More rights for dads at heart of freelancers manifesto

IPSE, the body that represents the interests of freelancers, publishes election programme that has policies for working dads at its core.

 

Paternity leave and Shared Parental Leave are at the centre of a new manifesto for self employed people.

With the general election campaign in full swing IPSE, the trade body for the self employed, has set out policies it wants the parties to adopt.

IPSE, the Association of Independent Professionals and the Self Employed, claims freelancers account for five million voters. The hashtag for their election campaign is #5millionvotes.

Paternity leave

The manifesto contains around 40 policy recommendations.

Among the five key demands are levelling up paternity leave for freelancers to match what employees get.

The also want Shared Parental Leave (SPL) extended to the self-employed. Currently self-employed workers are unable to take advantage of SPL. Campaigners claim increasing eligibility would cost little but boost family life for millions of people.

Other asks include giving the Small Business Commissioner new powers to punish late payment of invoices and a redesign of the tax system. They also want a review of incentives to help the self employed save for retirement. And they want a creative approach to the decline of the High Street; they want it to be easier to set up work hubs in empty shop premises.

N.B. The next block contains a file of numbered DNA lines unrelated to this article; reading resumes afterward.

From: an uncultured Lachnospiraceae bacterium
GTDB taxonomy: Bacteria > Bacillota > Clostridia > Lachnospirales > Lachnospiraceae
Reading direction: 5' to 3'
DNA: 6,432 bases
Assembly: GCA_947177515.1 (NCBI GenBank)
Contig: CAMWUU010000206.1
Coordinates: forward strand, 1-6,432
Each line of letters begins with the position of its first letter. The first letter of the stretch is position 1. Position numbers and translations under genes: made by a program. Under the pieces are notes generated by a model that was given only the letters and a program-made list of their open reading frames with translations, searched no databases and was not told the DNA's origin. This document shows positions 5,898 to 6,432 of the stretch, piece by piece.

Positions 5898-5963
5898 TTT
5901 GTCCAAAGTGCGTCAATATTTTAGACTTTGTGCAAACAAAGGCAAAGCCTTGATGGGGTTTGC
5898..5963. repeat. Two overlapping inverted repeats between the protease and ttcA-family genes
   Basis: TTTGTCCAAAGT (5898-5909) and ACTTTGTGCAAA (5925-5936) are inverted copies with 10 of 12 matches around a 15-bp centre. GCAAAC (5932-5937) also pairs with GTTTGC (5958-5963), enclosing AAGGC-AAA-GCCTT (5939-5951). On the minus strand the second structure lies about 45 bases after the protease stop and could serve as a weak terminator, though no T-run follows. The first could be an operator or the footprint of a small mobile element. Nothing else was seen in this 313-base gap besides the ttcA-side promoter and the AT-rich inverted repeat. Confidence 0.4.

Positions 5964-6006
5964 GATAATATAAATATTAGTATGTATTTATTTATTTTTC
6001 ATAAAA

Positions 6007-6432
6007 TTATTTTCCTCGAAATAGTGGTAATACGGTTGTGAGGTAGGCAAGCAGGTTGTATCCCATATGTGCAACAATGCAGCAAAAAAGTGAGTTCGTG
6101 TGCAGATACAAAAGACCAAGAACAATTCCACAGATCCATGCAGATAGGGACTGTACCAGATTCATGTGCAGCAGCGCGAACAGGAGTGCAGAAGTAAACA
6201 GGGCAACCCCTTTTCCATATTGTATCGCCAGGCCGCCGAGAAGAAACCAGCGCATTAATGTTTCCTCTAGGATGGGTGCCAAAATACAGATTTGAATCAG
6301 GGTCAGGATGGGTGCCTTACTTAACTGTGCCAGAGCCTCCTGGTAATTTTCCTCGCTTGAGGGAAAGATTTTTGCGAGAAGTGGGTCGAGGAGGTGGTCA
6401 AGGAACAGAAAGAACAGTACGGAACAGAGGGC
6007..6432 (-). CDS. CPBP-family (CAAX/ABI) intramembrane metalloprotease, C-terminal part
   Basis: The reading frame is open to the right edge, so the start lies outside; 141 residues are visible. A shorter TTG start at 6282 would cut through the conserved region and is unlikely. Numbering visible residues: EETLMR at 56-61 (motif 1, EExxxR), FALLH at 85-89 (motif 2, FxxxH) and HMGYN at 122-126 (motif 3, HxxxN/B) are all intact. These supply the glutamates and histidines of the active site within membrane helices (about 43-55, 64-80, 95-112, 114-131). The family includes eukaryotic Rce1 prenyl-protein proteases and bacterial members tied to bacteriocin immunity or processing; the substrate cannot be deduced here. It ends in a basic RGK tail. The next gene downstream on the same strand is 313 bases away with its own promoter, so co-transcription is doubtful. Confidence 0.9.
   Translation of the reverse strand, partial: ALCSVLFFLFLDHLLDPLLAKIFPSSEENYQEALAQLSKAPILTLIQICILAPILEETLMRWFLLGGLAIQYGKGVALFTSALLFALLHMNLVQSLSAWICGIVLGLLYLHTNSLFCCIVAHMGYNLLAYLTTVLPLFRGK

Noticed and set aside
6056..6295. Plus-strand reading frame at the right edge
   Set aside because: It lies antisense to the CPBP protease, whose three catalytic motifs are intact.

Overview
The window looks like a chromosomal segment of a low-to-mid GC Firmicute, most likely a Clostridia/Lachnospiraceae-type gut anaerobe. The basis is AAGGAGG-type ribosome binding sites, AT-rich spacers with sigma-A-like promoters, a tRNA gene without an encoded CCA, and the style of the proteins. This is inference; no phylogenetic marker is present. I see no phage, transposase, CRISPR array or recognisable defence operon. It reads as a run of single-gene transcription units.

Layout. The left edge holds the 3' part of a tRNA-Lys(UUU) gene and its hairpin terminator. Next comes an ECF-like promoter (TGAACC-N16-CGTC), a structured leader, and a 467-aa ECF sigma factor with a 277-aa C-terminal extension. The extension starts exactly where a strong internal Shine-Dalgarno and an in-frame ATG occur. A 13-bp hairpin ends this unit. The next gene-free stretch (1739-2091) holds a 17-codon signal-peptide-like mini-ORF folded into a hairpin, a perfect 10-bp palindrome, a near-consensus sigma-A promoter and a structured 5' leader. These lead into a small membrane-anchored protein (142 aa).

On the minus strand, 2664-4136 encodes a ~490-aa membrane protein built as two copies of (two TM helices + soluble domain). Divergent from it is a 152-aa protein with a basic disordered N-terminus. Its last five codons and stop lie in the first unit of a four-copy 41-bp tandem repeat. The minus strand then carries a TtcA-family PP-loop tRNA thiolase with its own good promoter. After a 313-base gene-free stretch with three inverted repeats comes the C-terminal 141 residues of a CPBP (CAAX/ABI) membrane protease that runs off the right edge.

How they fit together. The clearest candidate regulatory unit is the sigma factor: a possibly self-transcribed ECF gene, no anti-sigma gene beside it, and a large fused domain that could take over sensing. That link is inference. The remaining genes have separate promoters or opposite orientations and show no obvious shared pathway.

Important election

Simon McVicker, IPSE Director of Policy and External Affairs, said: “This will be a hugely important election for the country. Therefore, it is vital that all political parties remember that, regardless of Brexit, there are 5 million self-employed votes out there up for grabs.

“From building a modern tax system to ending the culture of late payment and boosting the number of co-working spaces, we believe all parties should be listening to the needs of the self-employed and outlining policies that will make a difference to them.

“The self-employed could prove decisive in dozens of marginal constituencies across the UK. All parties would do well to remember this and IPSE will be working hard during the campaign to get the message out there.”





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